Vaccines: Belgium still at the forefront
GSK is investing €330 million in a vaccine freeze-drying facility. The aim in Wavre will also be to produce 100 million doses of a new coronavirus vaccine.
The GlaxoSmithKline (GSK) Group continues to work intensively to develop its pharmaceutical activities in Belgium. This facility is already the largest industrial vaccine production network in the world, with 99% of production exported to more than 160 countries and 2 million vaccine doses produced every day. With this new capital injection, the goal is to expand its unit in Wavre into a large centre of expertise in freeze-drying.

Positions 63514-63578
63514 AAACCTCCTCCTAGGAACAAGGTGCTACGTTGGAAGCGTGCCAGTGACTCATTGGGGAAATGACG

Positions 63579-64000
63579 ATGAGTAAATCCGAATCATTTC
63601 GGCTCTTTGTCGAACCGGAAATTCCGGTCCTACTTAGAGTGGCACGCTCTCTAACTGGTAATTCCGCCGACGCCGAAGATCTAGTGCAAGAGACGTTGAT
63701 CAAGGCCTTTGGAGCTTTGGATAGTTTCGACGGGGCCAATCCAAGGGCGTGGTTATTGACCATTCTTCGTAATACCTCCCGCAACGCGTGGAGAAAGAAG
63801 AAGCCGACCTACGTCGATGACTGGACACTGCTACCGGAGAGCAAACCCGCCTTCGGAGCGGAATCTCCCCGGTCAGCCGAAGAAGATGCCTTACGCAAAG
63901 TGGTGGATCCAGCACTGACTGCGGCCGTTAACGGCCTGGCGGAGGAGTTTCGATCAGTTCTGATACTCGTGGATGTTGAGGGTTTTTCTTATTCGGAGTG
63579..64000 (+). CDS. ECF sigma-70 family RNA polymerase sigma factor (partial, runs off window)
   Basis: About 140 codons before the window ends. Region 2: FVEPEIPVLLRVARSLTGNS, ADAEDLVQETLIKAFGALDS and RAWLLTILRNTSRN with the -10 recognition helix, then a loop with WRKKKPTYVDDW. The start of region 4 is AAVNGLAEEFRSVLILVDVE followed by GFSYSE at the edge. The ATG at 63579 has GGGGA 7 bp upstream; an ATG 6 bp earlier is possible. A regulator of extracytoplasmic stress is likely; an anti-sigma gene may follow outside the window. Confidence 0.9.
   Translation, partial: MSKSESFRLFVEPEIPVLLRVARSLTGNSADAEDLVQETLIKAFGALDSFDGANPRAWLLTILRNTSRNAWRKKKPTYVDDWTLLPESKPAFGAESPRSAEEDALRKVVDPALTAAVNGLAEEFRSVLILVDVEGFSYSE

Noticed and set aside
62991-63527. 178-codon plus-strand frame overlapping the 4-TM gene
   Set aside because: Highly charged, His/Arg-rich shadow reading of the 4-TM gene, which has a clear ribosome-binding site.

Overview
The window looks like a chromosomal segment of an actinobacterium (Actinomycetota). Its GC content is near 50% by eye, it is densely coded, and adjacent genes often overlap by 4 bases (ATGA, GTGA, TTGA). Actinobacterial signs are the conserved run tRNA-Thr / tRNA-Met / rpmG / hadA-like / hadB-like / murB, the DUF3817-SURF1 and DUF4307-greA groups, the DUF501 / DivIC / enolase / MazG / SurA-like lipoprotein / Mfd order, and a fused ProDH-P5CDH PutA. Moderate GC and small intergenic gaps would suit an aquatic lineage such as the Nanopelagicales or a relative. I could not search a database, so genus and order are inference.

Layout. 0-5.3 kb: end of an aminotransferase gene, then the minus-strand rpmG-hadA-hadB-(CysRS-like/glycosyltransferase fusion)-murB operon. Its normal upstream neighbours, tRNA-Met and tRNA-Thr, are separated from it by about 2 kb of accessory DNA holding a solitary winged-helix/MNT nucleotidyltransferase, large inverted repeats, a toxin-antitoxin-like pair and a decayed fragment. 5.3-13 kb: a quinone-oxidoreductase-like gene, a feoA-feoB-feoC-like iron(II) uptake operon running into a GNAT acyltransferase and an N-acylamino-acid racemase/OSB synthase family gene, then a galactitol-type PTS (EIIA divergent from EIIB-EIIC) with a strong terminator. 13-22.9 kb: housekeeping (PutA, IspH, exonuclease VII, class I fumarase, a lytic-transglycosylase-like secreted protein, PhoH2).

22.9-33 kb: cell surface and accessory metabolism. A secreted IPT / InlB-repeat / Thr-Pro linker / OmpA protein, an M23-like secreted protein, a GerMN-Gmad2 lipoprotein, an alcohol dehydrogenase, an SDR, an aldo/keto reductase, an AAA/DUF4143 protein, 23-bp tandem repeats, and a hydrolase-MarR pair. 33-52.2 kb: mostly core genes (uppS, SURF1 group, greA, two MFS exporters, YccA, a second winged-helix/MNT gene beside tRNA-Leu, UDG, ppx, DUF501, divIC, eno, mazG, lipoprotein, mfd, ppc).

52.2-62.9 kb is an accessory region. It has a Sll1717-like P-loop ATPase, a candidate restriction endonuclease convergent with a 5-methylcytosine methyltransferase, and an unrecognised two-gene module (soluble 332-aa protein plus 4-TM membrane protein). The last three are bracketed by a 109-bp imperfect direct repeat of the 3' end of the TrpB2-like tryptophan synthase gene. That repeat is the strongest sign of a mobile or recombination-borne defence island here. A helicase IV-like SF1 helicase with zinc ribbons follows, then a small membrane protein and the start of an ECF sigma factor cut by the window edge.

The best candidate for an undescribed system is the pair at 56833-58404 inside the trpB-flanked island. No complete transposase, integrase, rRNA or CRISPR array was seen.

While the majority of vaccines on the market are currently marketed in liquid, "ready to use" form, it is often more beneficial to dehydrate them and ground them into powder, because this will obviously increase conservation times. It is on this approach that the researchers working at the Wavre site will concentrate their efforts.
Two freeze dried vaccines are already in the advanced clinical phase (one for a respiratory virus and the other for meningococcus). However, the investment in question will be used primarily to produce the coronavirus vaccine of the German company CureVac. CureVac must wait for validation by the European authorities next month before entering the final phase of clinical development. GSK directors expect this "second generation" vaccine to be more effective against coronavirus variants.
In a few months, some 100 million doses of the new vaccine will be produced in Belgium.